Charley is a surgeon who's recently lost his wife; he embarks on a tragicomic romantic quest with one woman after another until he meets up with Ann, a singular woman, closer to his own age... See full summary »
At his mother's funeral, stuffy bank clerk Henry Pulling meets his Aunt Augusta, an elderly eccentric with more-than-shady dealings who pulls him along on a whirlwind adventure as she ... See full summary »
Louis Gossett Jr.
A middle aged restaurateur begins to feel the desire to roam and realizes that one day each week, his mother's apartment will be empty all afternoon. He makes several attempts at seduction,... See full summary »
A man and woman meet by chance at a romantic inn over dinner. Although both are married to others, they find themselves in the same bed the next morning questioning how this could have ... See full summary »
During a high profile Mafia testimony case in California's Riverside County, a hired killer checks-in a hotel room near the courthouse while his next door depressed neighbor wants to commit suicide due to marital problems.
Henry Graham lives the life of a playboy. When his lawyer tells him one day that his lifestyle has consumed all his funds, he needs an idea to avoid climbing down the social ladder. So he intends to marry a rich woman and - murder her.
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Four totally different and separate stories of guests staying at the Beverly Hills Hotel. Maggie Smith and Michael Caine come from England to attend the Oscars; Jane Fonda comes from New York, Alan Alda is her ex who lives in California; in the slapstick part Bill Cosby, Richard Pryor and their wives come to the hotel to relax and play tennis, only to find there is only one room vacant; in the fourth segment Walter Matthau arrives a day before his wife for his nephew's Bar Mitzvah while his brother (Herb Edelman) sends a prostitute to his room. Written by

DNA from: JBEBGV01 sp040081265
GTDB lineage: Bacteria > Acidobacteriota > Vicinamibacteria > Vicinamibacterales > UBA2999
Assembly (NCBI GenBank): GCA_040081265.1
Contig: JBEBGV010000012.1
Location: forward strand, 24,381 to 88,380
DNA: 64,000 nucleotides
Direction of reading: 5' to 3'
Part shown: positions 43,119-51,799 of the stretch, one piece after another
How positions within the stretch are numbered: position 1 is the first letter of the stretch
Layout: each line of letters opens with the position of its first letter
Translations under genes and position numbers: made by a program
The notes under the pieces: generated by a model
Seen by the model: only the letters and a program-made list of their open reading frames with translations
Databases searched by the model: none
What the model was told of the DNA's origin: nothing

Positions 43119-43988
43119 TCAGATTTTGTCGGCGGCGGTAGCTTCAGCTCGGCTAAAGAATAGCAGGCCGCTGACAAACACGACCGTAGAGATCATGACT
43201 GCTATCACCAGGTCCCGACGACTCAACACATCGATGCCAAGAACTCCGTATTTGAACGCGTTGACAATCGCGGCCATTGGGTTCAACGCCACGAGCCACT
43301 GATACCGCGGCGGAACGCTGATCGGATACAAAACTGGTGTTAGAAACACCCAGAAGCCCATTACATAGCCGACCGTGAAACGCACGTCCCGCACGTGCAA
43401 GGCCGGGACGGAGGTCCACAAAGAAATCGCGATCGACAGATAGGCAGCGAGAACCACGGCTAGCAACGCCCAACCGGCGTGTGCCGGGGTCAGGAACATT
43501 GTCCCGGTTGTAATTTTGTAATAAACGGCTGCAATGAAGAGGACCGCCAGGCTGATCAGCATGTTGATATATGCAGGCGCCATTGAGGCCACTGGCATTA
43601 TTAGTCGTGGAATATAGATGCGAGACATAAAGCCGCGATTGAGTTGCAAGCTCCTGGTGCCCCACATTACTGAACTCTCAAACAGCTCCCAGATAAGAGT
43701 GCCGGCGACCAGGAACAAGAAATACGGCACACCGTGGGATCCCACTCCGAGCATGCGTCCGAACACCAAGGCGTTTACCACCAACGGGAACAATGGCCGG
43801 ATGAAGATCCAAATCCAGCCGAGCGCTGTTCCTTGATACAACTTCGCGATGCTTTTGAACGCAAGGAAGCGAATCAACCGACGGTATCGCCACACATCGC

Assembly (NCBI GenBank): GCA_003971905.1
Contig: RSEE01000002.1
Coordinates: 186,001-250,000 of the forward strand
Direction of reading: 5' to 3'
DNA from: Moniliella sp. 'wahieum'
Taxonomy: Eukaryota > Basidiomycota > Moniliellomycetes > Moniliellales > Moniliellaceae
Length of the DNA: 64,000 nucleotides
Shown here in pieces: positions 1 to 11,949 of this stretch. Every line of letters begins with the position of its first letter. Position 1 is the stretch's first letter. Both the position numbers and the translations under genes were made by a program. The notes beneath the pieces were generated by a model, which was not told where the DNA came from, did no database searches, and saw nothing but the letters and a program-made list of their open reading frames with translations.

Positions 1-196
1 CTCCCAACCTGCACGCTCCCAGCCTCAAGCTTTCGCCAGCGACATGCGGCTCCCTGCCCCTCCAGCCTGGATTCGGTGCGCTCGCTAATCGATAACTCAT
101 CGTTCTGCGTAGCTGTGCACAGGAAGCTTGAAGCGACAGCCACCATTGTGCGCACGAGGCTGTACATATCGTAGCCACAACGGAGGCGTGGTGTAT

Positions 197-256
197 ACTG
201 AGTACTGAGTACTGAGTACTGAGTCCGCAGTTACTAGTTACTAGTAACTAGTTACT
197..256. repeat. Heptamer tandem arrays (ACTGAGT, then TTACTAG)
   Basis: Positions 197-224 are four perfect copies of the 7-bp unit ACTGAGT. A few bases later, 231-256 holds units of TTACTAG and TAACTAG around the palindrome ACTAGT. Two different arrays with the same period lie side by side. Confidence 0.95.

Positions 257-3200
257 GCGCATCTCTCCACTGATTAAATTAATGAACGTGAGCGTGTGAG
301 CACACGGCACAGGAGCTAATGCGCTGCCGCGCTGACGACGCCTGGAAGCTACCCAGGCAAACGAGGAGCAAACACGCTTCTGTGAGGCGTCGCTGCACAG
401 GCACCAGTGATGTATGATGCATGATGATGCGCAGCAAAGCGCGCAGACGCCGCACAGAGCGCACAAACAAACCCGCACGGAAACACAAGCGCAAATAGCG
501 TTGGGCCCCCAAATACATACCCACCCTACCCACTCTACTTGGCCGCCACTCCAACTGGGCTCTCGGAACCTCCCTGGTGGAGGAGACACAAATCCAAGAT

The original stage production of "California Suite" by Neil Simon, opened on April 2, 1976 at the Ahmanson Theatre in Los Angeles, and ran until June 5, 1976. The Broadway production of "California Suite" opened at the Eugene O'Neill Theatre on June 10, 1976, and ran for 445 performances, until July 2, 1977. See more »
Bill Warren made a 1:30 lunch reservation for him and his ex-wife Hannah. After lunch, some time at the beach, and post-beach freshening up, Hannah says "It's 2:30; do you wanna call Jenny, or shall I?" It wouldn't be possible for all that activity to have taken place in just one hour. See more »
[a two-seater plane is flying over snow-capped mountains]
For heaven's sake, Wendy - look for an airport. Will you look for the airport?
Oh don't make such a fuss. Just put it down on a mountain.
What do you mean 'just put it down'? I'm lucky I can keep it up. I told you I never flew before.
Don't shout at me - I'm a first-class passenger.
You're a first class lunatic. It's all over Wendy - our relationship has a quarter of a tank to go.
Yes, but - you do love me, don't you Harold? ...
[...] See more »
In the opening credits, famous 70s artworks of British artist David Hockney are featured. The painting before Elaine May's name is entitled "Portrait of an Artist (Pool with two figures), 1972" and features a swimming pool with the Hollywood hills in the backdrop. The "two figures", both male, one swimming and the other standing over watching have been mysteriously edited out of the picture for some unknown reason. See more »